Underestimate the maintenance. Just check SF, how many projects did become orphaned in the last years? You can create two dozens open-source projects if you want, but if you think you won't be able to maintain them, then think about it again. Most of the time, we always hope that someone will take over the maintenance, but only a handful projects manage this. I assume, partly because maintaining something is not the fun part of the game. You may get slashdotted when magically you create something out of nothing, while when you fix a bug it is often (sometimes not at all) noticed only by the bug reporter.
Wanna add some other points?
(Don't be trapped in the fallacy: if you see these signs on the project you are working on, it does not mean that your project is bound to fail).
Tuesday, March 11, 2008
Friday, March 07, 2008
Finally the long wait is over! In The Forbidden Kingdom, for the first time we are going to see the fantastic Jet Li and Jacky Chan together. Not so much about the story has been revealed. The plot might not be that unusual and even it is likely quite predictable (but who knows until we all watch it). From the trailer, it is mostly about a young bloke that travelled back in time. With a girl and two warriors, he was doing some sort of "prophecy fulfilling" adventure.
Few weeks to go.
Tuesday, March 04, 2008
PhotoFlow, which I introduced less than 48 hours ago, can also be realized as a plasmoid. It is the top left applet in the screenshot above. I have never written a plasma applet in my life before, so it took me quite a while to figure out how the mechanism works. And frankly, I am still not sure whether such a kind of widget can be really useful at all.
I guess I will wait until KDE 4.1 before I place this stuff in KDE's playground. By that time, Plasma itself should already stabilize. Probably it is even better to integrate it with the Picture of the Day data engine. Or even with the slideshow plasmoid. Or perhaps do you have any other idea?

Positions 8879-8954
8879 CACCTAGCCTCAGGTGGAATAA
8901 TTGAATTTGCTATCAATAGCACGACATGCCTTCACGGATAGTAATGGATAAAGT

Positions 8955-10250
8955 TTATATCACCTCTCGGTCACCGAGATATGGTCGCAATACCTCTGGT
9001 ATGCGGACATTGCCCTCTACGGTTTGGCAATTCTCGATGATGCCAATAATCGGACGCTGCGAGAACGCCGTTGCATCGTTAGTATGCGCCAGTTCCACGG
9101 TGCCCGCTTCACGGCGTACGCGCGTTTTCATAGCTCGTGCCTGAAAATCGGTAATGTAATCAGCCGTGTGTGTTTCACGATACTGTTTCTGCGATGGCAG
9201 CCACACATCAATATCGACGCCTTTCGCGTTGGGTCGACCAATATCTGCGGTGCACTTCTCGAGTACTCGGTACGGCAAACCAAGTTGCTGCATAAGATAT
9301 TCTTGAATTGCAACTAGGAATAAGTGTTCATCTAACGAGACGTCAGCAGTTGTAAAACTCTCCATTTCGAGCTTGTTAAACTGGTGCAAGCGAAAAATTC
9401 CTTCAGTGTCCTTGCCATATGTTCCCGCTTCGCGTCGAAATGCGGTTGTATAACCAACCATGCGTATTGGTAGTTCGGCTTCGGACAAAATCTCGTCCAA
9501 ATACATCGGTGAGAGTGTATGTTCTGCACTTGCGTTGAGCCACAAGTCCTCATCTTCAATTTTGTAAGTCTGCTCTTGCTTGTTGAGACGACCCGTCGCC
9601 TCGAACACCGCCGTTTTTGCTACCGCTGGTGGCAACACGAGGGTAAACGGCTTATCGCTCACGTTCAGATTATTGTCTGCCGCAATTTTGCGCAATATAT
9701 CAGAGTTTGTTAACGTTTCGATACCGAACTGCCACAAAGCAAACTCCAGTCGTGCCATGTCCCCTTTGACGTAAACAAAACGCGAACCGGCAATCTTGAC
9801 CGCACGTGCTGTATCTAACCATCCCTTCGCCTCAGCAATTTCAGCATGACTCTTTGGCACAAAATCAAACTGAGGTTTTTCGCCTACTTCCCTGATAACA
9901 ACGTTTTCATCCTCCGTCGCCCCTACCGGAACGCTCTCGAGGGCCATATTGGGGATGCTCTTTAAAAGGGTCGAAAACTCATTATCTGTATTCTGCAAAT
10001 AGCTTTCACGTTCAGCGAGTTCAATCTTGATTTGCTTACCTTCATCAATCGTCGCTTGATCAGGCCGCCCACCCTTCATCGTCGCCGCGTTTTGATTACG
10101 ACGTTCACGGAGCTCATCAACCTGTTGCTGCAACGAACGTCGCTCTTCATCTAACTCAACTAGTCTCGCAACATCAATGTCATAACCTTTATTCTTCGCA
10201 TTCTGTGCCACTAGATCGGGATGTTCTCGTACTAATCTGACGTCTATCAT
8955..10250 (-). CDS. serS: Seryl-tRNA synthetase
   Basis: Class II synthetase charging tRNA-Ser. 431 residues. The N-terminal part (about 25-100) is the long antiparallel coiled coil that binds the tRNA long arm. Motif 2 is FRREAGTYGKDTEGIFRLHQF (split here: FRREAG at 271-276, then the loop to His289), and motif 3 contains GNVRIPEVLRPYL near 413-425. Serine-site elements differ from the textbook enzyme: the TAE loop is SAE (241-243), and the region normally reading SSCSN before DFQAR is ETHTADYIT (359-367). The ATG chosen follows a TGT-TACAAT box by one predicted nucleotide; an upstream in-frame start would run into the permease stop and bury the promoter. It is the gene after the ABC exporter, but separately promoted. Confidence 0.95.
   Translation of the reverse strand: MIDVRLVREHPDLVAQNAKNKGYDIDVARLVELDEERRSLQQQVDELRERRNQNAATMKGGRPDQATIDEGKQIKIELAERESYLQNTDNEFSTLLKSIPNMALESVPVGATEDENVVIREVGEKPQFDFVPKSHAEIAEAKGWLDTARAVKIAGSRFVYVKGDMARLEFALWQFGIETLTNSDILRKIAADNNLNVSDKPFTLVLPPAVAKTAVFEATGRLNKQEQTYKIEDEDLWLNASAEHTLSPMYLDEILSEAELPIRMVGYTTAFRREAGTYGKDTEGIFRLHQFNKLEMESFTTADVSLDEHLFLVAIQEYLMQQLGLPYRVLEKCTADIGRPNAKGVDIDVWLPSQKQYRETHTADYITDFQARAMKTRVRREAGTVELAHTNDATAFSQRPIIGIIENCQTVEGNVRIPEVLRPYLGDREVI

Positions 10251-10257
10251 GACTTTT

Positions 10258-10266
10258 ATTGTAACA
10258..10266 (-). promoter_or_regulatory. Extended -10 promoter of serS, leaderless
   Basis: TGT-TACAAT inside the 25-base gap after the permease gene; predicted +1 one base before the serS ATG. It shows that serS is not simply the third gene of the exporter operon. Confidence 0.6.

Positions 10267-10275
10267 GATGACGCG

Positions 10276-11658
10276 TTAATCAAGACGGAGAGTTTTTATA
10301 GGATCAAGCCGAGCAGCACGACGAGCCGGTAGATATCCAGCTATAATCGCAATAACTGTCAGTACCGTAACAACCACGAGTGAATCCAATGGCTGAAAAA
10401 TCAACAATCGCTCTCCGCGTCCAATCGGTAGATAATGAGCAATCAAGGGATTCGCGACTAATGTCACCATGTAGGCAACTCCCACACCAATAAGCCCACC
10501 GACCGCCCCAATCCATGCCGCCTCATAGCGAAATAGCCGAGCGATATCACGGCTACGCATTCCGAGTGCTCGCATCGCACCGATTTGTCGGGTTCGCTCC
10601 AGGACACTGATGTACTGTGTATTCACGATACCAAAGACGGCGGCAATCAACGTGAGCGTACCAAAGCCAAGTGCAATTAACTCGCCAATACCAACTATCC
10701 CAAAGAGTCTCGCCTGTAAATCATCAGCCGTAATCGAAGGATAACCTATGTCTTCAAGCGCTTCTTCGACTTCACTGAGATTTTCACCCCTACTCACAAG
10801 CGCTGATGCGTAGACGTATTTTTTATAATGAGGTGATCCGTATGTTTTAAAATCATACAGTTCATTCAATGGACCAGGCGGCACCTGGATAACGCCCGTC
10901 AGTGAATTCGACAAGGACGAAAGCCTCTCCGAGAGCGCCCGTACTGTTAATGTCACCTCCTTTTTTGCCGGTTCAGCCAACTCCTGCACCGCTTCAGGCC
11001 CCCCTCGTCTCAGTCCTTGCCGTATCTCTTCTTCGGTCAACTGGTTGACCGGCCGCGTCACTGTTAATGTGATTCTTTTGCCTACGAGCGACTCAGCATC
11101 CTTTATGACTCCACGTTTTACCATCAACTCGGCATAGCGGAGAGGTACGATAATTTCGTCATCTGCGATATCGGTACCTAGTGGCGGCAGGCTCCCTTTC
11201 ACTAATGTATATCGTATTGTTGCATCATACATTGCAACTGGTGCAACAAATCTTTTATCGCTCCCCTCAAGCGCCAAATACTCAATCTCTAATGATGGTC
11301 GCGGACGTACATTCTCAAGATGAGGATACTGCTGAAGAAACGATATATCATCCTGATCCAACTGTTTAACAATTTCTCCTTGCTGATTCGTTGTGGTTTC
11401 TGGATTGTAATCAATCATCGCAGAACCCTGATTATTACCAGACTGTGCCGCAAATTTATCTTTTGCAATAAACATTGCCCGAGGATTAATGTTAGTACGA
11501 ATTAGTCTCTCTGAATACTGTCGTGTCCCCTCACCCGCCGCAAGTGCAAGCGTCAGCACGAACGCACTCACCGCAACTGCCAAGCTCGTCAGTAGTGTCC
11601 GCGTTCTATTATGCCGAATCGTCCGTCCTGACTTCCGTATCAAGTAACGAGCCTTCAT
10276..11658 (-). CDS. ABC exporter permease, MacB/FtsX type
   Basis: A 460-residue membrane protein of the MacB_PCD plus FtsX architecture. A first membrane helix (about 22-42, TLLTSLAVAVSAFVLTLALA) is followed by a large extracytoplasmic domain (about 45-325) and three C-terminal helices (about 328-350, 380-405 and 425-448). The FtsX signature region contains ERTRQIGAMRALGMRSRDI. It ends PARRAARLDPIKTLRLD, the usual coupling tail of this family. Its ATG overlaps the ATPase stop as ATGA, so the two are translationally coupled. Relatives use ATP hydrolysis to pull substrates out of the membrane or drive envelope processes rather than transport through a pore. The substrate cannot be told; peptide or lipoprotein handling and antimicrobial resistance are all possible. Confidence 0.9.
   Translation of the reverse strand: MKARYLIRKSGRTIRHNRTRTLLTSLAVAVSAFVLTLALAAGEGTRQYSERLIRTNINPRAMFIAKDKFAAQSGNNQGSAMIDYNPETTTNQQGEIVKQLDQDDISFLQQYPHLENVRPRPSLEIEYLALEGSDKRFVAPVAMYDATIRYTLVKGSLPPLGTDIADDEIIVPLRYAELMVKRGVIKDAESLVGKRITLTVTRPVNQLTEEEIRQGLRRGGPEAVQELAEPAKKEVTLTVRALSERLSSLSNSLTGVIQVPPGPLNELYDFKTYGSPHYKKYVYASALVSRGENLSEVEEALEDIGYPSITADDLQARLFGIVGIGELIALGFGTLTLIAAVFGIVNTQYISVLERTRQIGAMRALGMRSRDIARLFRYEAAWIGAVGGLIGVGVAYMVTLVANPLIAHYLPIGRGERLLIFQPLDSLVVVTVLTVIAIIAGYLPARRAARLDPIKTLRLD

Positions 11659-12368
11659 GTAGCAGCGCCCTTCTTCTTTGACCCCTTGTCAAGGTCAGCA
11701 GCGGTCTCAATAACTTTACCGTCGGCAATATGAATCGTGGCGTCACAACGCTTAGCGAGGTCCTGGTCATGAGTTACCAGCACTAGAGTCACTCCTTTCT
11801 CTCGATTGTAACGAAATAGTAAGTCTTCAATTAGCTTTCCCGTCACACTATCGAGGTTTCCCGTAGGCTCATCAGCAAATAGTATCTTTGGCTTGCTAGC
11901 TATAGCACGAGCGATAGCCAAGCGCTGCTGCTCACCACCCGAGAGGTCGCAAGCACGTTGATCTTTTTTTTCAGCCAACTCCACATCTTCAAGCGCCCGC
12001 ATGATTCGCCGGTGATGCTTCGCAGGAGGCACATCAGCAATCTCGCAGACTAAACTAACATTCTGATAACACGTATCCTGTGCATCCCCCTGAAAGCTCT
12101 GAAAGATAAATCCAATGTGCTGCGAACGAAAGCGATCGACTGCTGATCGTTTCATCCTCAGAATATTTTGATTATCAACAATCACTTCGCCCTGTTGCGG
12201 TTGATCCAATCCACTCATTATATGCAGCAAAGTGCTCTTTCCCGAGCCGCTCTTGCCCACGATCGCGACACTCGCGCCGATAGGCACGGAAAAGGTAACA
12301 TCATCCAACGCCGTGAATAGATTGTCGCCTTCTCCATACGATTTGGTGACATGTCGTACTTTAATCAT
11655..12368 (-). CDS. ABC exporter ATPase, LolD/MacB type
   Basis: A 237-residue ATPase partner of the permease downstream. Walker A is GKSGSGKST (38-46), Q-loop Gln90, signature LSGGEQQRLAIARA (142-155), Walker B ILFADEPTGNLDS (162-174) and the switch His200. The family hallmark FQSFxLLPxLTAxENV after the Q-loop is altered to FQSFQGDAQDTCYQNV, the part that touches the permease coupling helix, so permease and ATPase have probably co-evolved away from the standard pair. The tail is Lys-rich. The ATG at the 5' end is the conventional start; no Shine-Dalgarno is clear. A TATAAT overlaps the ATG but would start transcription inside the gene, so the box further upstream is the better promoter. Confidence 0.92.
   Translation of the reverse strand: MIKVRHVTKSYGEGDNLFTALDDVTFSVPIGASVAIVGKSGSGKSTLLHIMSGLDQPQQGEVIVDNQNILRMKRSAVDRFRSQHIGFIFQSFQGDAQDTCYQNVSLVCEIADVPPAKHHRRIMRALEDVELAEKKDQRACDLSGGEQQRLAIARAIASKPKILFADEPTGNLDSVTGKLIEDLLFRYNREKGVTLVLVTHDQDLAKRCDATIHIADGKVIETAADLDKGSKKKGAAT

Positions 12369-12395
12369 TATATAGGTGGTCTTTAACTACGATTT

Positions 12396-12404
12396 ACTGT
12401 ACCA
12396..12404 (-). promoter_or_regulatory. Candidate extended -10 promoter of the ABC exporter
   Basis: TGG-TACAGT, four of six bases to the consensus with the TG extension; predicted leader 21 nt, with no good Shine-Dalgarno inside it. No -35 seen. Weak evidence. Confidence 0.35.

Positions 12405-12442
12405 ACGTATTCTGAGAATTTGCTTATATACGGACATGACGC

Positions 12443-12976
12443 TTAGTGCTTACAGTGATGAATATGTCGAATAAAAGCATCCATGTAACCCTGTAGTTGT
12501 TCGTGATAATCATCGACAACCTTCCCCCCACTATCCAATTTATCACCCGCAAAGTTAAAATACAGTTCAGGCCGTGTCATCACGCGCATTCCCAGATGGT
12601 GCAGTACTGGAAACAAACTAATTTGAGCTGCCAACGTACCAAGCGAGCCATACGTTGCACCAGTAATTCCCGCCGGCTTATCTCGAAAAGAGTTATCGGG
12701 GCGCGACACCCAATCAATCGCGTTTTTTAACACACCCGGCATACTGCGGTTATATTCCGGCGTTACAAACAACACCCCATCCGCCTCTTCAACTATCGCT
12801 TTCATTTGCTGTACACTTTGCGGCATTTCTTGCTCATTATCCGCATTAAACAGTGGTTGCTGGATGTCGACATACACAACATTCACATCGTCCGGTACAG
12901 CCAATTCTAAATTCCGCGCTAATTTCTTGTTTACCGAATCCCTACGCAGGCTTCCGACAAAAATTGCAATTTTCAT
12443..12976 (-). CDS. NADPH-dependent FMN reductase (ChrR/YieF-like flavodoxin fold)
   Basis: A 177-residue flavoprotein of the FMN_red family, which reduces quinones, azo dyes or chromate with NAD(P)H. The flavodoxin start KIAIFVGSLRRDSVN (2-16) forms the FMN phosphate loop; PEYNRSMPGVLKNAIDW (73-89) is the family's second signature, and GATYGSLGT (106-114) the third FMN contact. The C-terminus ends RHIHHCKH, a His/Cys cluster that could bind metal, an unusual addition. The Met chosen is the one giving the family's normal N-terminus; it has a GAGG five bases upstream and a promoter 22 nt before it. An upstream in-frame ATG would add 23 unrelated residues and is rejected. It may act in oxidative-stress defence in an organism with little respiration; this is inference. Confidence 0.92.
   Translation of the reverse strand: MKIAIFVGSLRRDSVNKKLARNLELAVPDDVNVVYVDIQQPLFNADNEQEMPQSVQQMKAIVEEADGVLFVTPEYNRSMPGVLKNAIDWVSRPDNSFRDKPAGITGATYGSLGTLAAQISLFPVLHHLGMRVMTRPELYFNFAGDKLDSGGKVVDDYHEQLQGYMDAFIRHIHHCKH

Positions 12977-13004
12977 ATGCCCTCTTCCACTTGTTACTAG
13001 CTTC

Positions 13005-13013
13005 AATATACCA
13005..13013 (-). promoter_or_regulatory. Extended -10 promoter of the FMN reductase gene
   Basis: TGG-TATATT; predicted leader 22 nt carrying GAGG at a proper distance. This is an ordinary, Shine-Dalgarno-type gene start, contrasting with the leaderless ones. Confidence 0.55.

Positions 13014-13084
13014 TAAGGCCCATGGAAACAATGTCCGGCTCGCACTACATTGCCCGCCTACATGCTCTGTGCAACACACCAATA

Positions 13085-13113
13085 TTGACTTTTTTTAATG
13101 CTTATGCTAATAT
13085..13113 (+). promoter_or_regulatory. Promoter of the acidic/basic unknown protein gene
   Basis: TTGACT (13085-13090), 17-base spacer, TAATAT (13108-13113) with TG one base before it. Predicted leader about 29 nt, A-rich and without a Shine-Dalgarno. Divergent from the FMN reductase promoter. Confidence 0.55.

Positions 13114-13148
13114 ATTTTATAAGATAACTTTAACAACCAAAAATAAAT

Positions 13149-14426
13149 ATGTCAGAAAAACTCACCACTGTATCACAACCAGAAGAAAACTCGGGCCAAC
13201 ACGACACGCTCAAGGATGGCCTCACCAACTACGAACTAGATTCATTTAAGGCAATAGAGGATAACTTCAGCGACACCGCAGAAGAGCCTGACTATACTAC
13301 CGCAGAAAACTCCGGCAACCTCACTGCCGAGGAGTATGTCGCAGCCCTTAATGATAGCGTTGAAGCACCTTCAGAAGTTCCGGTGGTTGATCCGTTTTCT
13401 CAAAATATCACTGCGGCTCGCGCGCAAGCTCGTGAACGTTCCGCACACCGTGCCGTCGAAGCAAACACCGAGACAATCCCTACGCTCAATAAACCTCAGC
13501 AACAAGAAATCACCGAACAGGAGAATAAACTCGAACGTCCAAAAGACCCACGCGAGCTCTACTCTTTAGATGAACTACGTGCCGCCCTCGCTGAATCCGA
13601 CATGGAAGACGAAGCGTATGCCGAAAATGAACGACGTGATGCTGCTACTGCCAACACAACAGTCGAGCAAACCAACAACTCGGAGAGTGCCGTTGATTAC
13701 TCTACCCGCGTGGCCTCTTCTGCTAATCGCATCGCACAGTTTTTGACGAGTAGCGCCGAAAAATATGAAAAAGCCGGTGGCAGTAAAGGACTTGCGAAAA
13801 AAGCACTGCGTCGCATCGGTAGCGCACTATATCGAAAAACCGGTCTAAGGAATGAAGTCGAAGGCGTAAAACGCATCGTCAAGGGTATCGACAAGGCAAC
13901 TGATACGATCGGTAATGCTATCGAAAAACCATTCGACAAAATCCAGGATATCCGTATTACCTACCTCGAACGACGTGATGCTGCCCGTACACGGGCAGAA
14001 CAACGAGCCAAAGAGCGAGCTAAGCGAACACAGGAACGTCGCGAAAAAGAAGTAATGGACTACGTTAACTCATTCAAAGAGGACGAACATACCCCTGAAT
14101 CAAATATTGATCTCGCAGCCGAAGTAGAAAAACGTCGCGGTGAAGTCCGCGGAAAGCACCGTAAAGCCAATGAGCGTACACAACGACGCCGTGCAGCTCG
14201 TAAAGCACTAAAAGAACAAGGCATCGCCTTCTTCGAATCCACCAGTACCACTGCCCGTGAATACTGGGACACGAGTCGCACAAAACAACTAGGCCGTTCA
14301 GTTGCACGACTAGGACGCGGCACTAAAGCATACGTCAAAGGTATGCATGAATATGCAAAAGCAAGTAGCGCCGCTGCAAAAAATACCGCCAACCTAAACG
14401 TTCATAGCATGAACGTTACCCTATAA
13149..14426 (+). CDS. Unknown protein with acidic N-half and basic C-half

Monday, March 03, 2008
As I wrote before, the obvious complaints people are having after trying out Chad's precompiled PictureFlow for Windows Mobile are (1) slow start-up and (2) memory footprint. These stem from the fact that the example demo program that I included was written for clarity so that you can get your feet wet quickly. To overcome the initial loading and memory consumption problem, of course you have to attack the problem from a different point of view.
So here it comes: PhotoFlow. It is a small application for view images and photos, designed to run on mobile devices --like those HTC smartphones, other Windows Mobile phones, Qtopia-based handsets etc-- although you can test it of course on the desktop (but I will focus on the intended target platform only). The usual trick employed here is the so-called "delayed loading". PhotoFlow never attempts to load, resize, and prepare an image to be rendered if that image is not in the vicinity of the user's view. Thus, it starts rather instantly and won't suck hundred of MBs of the precious memory space. This is even done without changing anything in the original PictureFlow widget, we just need to subclass it and handle several things smartly.
Because I am (still) insane, PhotoFlow supports both Qt/Qtopia 4 and the old Qt/Embedded 2.3 (actually also Qt 3, for which there isn't any embedded version) with a single code base. Also the delayed loading part has two versions: with and without QThread. Of course the former is better but some platforms with Qt/E (or even Qtopia, if you want) might not support threading at all, hence the latter.
Get it while it's hot and flood my inbox with your flames.
Saturday, March 01, 2008
If you happen to be in Bremen, give Sushi Factory a try. It is located right in downtown (see on Google Maps) and easily reachable. The soy sauce is a bit salty for me, but otherwise everything else if fine. The place is cozy. The atmosphere is relaxing. The rolls are of course tasty although they are rather not so cheap. Still, there is a nice bargain for a lunch pack.